FIG. 4 shows the construction of the shock absorbers 1 to 4. In FIG. 4, the pressure sensor incorporated in the shock absorber is omitted for the sake of simplification.
In FIG. 4, reference numeral 21 denotes a cylinder in which a piston unit 22 integrally formed by a piston and a piston rod is slidably provided. The cylinder 21 and the piston unit 22 are respectively connected to the sprung mass and the unsprung mass via a connection construction.
The piston unit 22 has two orifices 23 and 24. The orifice 23 is always open, and the opening area (aperture) of the orifice 24 is variable in ten steps by actuator 25. As shown in FIG. 5, the actuator 25 has sleeve 26 which is fixed within the piston unit 22, shaft 27 which extends through the sleeve 26 and which is rotatable in the sleeve 26, step motor 28 which rotates the shaft 27 by a predetermined angle, first orifice plate 30 having nine circular holes 29 at predetermined intervals in its circumferential direction, second orifice plate 32 having an elongate hole 31 along the circumferential direction. The first orifice place 30 is integrally and rotatably connected to the lower end of the shaft 27, and the second orifice plate 32 is attached to the lower end of the sleeve 26. As the step motor 28 starts and the first orifice plate 30 turns, the circular holes 29 of the first orifice plate 30 overlap with the elongate hole 31 of the second orifice plate 32 and do not overlap with the elongate hole 31. The number of the circular holes 29 which overlap with the elongate hole 31 sequentially changes from zero to nine.
The cylinder 21 has upper chamber 33 and lower chamber 34 filled with a fluid having appropriate viscosity. Hollow within the piston unit 22 connected to the upper and lower chambers 33 and 34 is also filled with the viscosious fluid. This fluid moves through either of the orifices 23 and 24 between the upper and lower chambers 33 and 34. As the number of the circular holes 29 which overlap with the elongate hole 31 increases, the damping force decreases, i.e., the suspension characteristic becomes soft, while as the number of the holes 29 which overlap with the hole 31 decreases, the damping force increases, i.e., the suspension characteristic becomes hard.
Accordingly, changing the suspension characteristic of the vehicle in FIG. 3 in accordance with driving state means controlling the step motor 28 of the actuators 25a to 25d in accordance with driving state.
FIG. 6 shows the construction of the control system of the suspension apparatus. In FIG. 6, first pressure sensor 51, the acceleration sensor 11 and the first actuator 25a are provided corresponding to the left front wheel 5; second pressure sensor 52, the acceleration sensor 12 and the second actuator 25b, the right front wheel 5; third pressure sensor 53, the acceleration sensor 13 and the third actuator 25c, the left rear wheel 6; and fourth pressure sensor 54, the acceleration sensor 14 and the fourth actuator 25d, the right rear wheel 6. Note that the actuators 25a to 25d correspond to the actuator 25 in FIG. 4, and the pressure sensor 51 to 54 are respectively incorporated in the shock absorbers 1 to 4.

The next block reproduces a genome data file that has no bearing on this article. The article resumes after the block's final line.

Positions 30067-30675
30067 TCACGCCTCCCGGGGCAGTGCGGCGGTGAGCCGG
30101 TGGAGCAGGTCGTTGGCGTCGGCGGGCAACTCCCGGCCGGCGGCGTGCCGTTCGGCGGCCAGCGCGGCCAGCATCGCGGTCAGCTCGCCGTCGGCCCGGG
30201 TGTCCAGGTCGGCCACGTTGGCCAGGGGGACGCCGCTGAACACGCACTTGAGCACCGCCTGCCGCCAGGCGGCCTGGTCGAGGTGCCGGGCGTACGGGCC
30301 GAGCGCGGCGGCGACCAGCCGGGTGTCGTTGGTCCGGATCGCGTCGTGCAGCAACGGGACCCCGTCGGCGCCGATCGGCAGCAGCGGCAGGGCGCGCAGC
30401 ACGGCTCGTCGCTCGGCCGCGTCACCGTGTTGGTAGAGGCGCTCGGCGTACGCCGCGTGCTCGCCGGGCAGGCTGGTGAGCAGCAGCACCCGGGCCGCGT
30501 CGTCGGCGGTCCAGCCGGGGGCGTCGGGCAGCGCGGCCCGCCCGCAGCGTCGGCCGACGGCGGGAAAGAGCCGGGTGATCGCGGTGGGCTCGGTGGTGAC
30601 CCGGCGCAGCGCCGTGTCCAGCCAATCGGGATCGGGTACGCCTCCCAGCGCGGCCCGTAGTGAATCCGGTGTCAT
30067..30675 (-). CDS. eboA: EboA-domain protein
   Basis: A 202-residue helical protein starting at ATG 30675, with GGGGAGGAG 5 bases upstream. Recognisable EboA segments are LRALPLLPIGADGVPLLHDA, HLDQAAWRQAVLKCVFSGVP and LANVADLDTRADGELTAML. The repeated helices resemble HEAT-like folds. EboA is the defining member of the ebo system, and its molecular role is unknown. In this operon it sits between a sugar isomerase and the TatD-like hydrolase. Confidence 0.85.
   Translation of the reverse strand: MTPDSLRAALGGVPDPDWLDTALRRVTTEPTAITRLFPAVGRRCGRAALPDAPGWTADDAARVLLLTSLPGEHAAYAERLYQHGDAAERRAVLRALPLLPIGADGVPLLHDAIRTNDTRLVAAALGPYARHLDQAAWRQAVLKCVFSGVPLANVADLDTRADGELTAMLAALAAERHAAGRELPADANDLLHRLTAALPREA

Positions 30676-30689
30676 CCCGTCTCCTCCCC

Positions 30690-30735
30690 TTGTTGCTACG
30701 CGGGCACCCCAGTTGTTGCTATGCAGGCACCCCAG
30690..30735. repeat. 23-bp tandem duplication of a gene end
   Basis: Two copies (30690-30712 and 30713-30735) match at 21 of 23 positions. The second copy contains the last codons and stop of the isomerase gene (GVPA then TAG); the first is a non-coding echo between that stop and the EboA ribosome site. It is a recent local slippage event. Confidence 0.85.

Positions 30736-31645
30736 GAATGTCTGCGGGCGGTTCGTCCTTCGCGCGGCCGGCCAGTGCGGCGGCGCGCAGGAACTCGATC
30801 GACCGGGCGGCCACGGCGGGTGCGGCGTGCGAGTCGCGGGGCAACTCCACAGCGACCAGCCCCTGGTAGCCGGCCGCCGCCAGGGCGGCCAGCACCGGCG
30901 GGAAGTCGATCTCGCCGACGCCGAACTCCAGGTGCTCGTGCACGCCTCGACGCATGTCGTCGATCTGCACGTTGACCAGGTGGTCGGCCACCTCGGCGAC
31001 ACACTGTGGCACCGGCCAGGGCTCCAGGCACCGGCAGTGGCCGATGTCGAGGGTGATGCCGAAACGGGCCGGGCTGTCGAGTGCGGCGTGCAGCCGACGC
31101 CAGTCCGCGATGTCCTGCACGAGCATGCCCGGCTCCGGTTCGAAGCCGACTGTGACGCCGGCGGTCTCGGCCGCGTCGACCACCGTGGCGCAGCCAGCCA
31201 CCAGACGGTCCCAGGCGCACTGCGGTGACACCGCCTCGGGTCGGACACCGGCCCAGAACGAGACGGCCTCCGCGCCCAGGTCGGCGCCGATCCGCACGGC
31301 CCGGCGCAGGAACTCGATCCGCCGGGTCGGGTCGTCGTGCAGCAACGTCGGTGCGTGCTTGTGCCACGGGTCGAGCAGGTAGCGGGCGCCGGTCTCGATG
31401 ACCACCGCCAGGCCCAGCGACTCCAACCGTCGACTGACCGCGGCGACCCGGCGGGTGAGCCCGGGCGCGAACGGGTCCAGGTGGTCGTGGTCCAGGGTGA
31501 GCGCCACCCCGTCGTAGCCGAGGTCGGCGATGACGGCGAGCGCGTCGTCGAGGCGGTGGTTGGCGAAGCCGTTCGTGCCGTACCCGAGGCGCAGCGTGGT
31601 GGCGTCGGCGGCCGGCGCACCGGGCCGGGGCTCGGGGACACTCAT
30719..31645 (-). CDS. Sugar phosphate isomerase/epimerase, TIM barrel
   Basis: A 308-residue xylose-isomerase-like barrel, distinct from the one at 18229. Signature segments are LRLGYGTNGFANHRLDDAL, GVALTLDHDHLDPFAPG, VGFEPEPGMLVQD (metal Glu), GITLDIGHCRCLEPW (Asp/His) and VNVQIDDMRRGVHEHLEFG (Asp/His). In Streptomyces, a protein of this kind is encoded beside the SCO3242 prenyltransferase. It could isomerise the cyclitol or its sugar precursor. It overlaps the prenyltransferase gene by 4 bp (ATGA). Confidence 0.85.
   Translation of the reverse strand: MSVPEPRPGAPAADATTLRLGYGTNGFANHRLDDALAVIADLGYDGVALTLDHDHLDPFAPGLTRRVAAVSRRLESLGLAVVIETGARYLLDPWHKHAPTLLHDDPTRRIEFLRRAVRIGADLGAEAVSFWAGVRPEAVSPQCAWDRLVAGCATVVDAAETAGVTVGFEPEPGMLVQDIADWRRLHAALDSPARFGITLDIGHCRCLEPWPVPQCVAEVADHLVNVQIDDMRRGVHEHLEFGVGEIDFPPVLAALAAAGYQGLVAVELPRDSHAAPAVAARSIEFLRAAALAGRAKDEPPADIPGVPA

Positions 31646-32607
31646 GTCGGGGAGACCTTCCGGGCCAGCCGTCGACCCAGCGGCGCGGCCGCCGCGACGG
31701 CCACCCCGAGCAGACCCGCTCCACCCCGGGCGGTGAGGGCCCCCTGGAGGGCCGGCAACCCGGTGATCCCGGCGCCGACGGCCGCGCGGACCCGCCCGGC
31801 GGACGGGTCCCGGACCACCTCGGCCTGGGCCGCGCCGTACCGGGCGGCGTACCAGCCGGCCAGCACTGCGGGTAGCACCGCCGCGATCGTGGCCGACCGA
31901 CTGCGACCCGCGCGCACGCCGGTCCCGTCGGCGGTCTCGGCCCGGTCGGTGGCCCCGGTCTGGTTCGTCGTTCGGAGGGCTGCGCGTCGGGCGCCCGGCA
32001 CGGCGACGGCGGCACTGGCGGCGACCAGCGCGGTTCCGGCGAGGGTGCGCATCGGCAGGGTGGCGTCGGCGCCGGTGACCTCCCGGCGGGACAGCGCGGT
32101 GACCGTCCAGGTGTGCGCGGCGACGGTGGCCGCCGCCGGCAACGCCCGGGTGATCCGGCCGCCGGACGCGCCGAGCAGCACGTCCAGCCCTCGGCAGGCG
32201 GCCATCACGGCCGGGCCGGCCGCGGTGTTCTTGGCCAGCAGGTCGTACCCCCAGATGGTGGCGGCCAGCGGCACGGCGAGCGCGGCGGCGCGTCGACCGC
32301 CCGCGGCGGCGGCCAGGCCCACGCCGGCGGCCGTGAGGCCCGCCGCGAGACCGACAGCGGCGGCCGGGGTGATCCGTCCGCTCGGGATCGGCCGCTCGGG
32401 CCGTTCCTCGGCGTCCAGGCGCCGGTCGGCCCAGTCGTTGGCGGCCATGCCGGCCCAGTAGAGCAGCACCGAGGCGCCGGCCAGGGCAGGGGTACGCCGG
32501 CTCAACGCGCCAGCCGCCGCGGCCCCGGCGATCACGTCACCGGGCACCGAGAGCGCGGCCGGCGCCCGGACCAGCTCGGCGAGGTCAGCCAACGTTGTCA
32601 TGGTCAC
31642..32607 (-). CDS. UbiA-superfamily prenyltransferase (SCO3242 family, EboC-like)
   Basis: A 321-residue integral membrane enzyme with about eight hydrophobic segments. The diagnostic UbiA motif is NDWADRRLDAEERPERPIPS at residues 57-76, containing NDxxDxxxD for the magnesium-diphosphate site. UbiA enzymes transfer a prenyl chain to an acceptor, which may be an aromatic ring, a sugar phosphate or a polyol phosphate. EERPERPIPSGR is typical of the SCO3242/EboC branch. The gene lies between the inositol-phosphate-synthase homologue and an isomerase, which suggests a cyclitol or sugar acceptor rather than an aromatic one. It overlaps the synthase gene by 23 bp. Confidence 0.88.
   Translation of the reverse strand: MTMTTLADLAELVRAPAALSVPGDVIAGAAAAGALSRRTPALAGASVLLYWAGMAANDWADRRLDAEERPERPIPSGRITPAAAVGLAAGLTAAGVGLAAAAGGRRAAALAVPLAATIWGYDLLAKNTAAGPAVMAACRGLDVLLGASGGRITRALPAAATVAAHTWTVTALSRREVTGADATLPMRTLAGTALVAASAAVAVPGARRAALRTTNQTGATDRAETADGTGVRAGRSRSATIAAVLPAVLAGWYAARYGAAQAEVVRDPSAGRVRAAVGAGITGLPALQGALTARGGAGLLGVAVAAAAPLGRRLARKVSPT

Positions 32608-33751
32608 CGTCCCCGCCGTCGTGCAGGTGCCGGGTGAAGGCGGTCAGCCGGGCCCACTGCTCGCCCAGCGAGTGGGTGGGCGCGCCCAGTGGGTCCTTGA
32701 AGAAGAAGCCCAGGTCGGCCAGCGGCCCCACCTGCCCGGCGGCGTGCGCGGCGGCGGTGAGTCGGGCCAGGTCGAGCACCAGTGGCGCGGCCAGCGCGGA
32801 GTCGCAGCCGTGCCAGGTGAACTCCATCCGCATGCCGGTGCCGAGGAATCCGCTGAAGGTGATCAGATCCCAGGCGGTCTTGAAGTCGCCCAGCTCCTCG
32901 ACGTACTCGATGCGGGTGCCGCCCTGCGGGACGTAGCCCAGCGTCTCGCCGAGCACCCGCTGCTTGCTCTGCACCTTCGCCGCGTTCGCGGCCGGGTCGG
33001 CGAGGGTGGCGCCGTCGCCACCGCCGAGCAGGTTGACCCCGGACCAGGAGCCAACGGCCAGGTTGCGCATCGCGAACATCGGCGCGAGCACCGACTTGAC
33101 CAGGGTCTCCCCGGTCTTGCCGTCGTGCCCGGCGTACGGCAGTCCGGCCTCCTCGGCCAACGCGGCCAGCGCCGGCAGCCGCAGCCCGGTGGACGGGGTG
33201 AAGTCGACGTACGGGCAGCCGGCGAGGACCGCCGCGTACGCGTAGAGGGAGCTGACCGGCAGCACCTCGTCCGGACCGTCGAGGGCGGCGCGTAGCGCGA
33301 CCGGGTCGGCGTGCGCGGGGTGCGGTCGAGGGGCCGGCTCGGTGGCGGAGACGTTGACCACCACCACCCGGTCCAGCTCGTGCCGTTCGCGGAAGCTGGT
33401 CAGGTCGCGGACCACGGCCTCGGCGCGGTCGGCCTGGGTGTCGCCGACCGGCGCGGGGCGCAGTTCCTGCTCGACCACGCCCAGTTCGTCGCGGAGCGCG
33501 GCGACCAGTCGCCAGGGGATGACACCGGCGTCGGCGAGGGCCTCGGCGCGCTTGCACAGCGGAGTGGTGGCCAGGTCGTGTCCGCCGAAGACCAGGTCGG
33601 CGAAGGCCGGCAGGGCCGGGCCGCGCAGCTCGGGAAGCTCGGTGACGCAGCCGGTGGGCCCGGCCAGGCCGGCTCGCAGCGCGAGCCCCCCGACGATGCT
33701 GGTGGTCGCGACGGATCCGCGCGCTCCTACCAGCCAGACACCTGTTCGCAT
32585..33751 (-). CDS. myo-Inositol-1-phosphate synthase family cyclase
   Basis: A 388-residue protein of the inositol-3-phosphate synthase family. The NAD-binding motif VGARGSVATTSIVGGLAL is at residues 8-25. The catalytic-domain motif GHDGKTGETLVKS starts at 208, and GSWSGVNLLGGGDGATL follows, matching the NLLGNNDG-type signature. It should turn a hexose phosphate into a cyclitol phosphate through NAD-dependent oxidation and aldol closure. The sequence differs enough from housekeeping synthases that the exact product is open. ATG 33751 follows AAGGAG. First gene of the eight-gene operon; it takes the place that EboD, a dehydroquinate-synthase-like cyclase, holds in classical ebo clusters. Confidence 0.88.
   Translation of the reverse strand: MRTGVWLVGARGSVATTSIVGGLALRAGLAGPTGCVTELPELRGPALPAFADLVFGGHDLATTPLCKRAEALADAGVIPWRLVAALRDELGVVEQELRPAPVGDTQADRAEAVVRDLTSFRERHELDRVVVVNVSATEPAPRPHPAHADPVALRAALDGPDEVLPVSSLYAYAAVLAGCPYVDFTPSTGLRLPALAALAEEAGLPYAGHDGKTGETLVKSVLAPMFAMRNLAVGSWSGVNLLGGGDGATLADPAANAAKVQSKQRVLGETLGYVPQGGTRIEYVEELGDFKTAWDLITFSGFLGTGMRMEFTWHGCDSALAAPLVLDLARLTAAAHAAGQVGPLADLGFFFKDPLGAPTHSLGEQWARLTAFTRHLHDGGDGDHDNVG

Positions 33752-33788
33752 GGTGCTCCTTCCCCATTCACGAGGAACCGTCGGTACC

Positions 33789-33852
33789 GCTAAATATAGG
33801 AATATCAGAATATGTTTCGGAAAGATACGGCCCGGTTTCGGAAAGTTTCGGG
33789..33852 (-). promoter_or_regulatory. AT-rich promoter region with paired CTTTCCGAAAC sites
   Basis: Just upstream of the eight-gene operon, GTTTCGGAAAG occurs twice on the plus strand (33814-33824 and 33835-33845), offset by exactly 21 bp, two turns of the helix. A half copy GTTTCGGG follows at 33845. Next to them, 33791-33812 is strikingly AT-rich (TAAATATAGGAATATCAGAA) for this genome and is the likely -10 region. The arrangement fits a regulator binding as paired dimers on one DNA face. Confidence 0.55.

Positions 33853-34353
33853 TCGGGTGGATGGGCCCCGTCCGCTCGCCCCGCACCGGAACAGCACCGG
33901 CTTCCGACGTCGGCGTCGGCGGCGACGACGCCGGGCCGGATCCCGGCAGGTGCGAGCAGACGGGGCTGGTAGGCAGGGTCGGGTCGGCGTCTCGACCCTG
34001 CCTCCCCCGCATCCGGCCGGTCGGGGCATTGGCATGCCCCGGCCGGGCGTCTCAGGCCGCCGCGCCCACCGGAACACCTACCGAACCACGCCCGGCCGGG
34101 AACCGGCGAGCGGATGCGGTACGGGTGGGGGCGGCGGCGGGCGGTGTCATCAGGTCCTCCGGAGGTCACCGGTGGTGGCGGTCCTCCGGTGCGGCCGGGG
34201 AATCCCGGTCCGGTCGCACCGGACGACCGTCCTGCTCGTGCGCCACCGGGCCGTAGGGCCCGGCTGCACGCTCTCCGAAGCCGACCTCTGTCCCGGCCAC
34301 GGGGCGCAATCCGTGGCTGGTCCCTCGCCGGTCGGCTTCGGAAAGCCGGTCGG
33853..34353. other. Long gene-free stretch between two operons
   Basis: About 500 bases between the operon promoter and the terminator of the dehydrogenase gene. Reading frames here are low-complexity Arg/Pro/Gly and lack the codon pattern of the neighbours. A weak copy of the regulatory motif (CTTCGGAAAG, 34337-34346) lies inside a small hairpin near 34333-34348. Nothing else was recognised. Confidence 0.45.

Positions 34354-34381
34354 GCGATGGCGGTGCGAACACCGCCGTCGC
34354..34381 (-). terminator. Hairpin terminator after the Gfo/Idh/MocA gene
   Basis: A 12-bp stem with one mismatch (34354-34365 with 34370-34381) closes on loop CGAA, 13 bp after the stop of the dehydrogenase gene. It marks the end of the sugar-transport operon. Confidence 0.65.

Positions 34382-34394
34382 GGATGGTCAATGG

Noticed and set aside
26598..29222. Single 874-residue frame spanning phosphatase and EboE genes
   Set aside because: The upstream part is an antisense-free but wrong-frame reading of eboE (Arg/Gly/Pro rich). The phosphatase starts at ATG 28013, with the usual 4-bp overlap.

Numerals 15, 16 denote the aforementioned vehicle speed sensor and the steering angle sensor; 56, a road surface μ sensor for detecting a friction coefficient (μ) of the road surface based on a known method, e.g., calculation from a vehicle speed and its differentiation value (vehicle body acceleration). Detection signals from these sensors are all inputted into the control unit 8 which outputs a control signal to the actuators 25a to 25d respectively. The operations of the actuators 25a to 25d based on the control signals respectively change the damper coefficients of the shock absorber 1 to 4.
Next, the control principle for the actuator 25 by the control unit 8 will be described below.
FIG. 7 shows a single-wheel model system. Providing that quantity state of the system is denoted by x(k); control force for the actuator 25, by fa (k); and a road surface input, by z'r (k), the state quantity x of this single-wheel model is denoted by:
x(k+1)=Φ·x(k)+Γ1 ·fa (k)+Γ2 ·z'r (k) (1)
Φ, Γ1 & Γ2 are predetermined control gains. k is an argument of discrete time tk. If the sampling period is T,
In the feedback control of the sky-hook model system, the control force fa (k) is:
fa (k)=-G·ym (2)
G is a control gain which is a designing parameter. ym is an absolute velocity of the sprung mass denoted by
ym =Cm ·x(k) (3)
The feedback control in the equation (2) is not employed in the present embodiment. Alternatively, resonance frequency fu of the unsprung mass is considered as already-known, and the control unit 8 generates a pseudo reference signal qr (k) as a road surface vibration input corresponding to the resonance frequency fu. qr (k) may be a sine wave signal which is of 10-12 Hz. Further, the control unit 8 generates a control force fa to cancel the road surface input corresponding to the pseudo reference signal qr (k). The control force fa is superimposed on the -G·ym in the equation (2). That is, the pseudo reference signal qr (k) is denoted by: